Smart grid needed next to support increased consumer demand for renewables
JEFFERSON CITY, Mo. – Ameren Missouri has unveiled an ambitious plan to increase the amount of wind and solar generation, and in the process, cut their carbon emissions by massive amounts.
In the company’s Integrated Resource Plan (IRP), filed on Monday, Ameren Missouri said they plan to spend $1 billion on wind turbines in the Show-Me State and its neighboring states to add at least 700 megawatts of wind generation by the year 2020.
“This is Ameren Missouri’s largest-ever commitment to clean, renewable energy,” Michael Moehn, president of Ameren Missouri, said. “We are committed to bringing our customers innovative solutions that are both cost-effective and environmentally responsible while maintaining the reliability our customers expect.”
“We expect this tremendous growth in wind generation to provide great value to our customers, who will save money on energy costs,” Moehn continued. “Because of significant advancement in technology, harnessing wind is less expensive than other forms of new generation.”
The company also plans to build more in terms of solar generation over the next 10 years, a multiple-phase project expected to add about 100 megawatts more.
Ameren Missouri also noted that these changes mean the company will address the need to transition to a smart energy grid that can support the renewable energy and customer demand. The company in its release said that in the next two decades, “the energy grid will be the lifeline for cleaner energy connecting hundreds, if not thousands, of small and regional renewable energy generators to the grid in real time while maintaining the energy reliability demanded by customers.”
Earlier this year, Ameren Missouri announced plans to build a solar generation facility at St. Louis Lambert International Airport. That facility is expected to be complete in 2018. A separate project creates partnerships with business customers to locate an Ameren Missouri-owned solar generation facility on their property.
“These innovative solar programs have great promise,” Ajay Arora, vice president of environmental services and generation resource planning at Ameren, said. “Moving generation assets closer to where the energy is needed most is one of the ways we’re making the grid smarter, stronger and more resilient.”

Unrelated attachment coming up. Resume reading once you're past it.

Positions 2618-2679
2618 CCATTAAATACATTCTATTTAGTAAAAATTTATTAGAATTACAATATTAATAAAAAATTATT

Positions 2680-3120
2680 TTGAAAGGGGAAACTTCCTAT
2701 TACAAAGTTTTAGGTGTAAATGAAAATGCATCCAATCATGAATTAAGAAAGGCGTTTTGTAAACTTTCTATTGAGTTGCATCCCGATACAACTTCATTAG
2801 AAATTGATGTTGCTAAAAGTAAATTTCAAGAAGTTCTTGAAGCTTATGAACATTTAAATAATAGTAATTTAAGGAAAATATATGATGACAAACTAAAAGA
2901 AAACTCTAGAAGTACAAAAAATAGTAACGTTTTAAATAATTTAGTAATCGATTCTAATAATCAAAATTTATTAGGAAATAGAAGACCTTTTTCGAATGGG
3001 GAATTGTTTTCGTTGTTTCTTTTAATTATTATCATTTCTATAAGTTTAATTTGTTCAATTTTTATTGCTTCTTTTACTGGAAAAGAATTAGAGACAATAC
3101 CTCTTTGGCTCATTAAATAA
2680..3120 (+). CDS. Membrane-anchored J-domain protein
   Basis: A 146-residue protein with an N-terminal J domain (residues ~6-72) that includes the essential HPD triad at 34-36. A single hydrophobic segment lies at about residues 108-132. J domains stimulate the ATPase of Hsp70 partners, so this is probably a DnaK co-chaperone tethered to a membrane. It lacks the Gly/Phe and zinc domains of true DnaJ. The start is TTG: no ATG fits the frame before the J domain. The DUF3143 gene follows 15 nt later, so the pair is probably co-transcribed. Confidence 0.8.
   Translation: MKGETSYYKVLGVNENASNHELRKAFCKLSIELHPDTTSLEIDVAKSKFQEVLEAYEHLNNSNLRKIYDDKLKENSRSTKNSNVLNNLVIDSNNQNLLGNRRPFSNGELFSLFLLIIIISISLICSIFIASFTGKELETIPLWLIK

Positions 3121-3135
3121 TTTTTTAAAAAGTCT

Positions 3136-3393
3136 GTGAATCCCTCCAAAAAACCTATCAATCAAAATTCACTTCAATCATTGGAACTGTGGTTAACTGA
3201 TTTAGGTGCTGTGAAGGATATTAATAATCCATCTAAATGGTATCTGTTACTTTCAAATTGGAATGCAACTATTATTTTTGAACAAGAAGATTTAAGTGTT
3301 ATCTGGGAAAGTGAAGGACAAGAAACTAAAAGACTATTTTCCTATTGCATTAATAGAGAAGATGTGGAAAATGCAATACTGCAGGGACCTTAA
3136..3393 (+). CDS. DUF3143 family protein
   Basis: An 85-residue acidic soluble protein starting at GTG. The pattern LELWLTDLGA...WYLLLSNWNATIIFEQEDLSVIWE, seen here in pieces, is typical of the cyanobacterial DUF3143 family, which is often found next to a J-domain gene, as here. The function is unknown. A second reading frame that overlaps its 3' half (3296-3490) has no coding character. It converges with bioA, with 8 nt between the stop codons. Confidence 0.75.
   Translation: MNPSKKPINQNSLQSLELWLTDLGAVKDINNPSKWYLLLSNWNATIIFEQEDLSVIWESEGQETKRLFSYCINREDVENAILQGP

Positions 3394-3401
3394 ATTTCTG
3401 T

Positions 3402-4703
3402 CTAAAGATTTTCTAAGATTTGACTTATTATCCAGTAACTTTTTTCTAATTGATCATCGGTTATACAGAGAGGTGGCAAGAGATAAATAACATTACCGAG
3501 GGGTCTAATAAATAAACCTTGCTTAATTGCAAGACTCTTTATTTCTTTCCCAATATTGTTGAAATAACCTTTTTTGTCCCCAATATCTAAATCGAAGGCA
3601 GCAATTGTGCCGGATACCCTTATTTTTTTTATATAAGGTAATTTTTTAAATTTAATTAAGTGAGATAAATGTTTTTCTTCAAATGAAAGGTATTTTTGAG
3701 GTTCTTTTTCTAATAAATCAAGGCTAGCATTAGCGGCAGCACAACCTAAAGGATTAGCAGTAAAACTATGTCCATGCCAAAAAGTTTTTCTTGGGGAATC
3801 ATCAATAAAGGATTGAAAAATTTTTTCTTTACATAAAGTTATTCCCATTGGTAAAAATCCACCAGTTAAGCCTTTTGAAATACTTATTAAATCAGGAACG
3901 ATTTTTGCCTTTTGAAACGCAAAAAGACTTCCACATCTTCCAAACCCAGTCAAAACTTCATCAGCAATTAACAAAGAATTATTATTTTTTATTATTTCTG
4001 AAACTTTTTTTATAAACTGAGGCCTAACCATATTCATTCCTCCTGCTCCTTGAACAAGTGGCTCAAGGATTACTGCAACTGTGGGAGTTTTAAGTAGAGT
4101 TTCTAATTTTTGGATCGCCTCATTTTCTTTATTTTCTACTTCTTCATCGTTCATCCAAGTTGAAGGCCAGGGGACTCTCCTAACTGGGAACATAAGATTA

The new plan, when fully realized, would make Ameren Missouri the largest wind and solar producer in the state. But more importantly, the move puts Ameren Missouri in line with others in an effort to utilize renewable energy sources.
When combining those two factors, the projects are a major step in the company’s goal of reducing its carbon emissions by 80 percent in 2050. But it’s not the only part.
As one of the nation’s 20 largest power producers, Ameren Missouri ranks as the second most coal-dependent. Under this new plan, the company is targeting a 35 percent carbon emissions reduction by 2030 and a 50 percent reduction by 2040 from the 2005 level. That means that under Ameren Missouri’s filing, 50 percent of its coal fleet will be retired in the next 20 years.
Since 2005, Ameren Missouri has significantly reduced emissions, including a 26 percent reduction in carbon emissions in 2016.
“We are the first investor-owned utility in the state, and among the first in the country, to announce a carbon emissions goal of this magnitude,” Moehn said.
It’s a move that would put the state’s largest energy provider in agreement with one of the state’s key environmental groups, Renew Missouri.
It wasn’t long ago that Renew Missouri released a report analyzing Ameren Missouri’s practices, in which the organization criticized the company for its lack of wind projects, “despite its location in one of the country’s windiest states and regions” and producing less than one percent of its energy from wind.
The move by Ameren signals a change, embracing renewable energy and looking toward the future of energy in Missouri, something Renew Missouri director James Owen says he’s happy to see.
“We’ve been talking to Ameren Missouri for the past 11 years about them needing to move away from coal and nuclear and getting more diversity in their energy portfolio,” Owen said. “And what this shows is that they’re listening. We’re very encouraged by this, but there are still a lot of questions in our mind about what this means, what coal plants they’re shutting down and when they’ll do it by. We’re still waiting for the details. We love that they’re doing all of this wind, we love that they’re doing all of this solar. But there’s still a lot of questions for us.”
Owen says that one reason they’re still cautious about the coal shutdown is the possibility of increased reliance on natural gas. He does say, however, that all of this makes things easier and more feasible in terms of moving toward renewable energy. He says he looks forward to seeing the overall plan, noting that it is a substantial step.
“I think it’s a good step in the right direction, and as with all utility regulation, one step leads to a lot of other steps,” Owen said. “We think this is moving in the right direction, and we think this is really encouraging, but we also want to make sure they continue moving in the right direction.”
Benjamin Peters is a reporter for the Missouri Times and Missouri Times Magazine, and also produces the #MoLeg Podcast. He joined the Missouri Times in 2016 after working as a sports editor and TV news producer in mid-Missouri. Benjamin is a graduate of Missouri State University in Springfield. To contact Benjamin, email firstname.lastname@example.org or follow him on Twitter @BenjaminDPeters.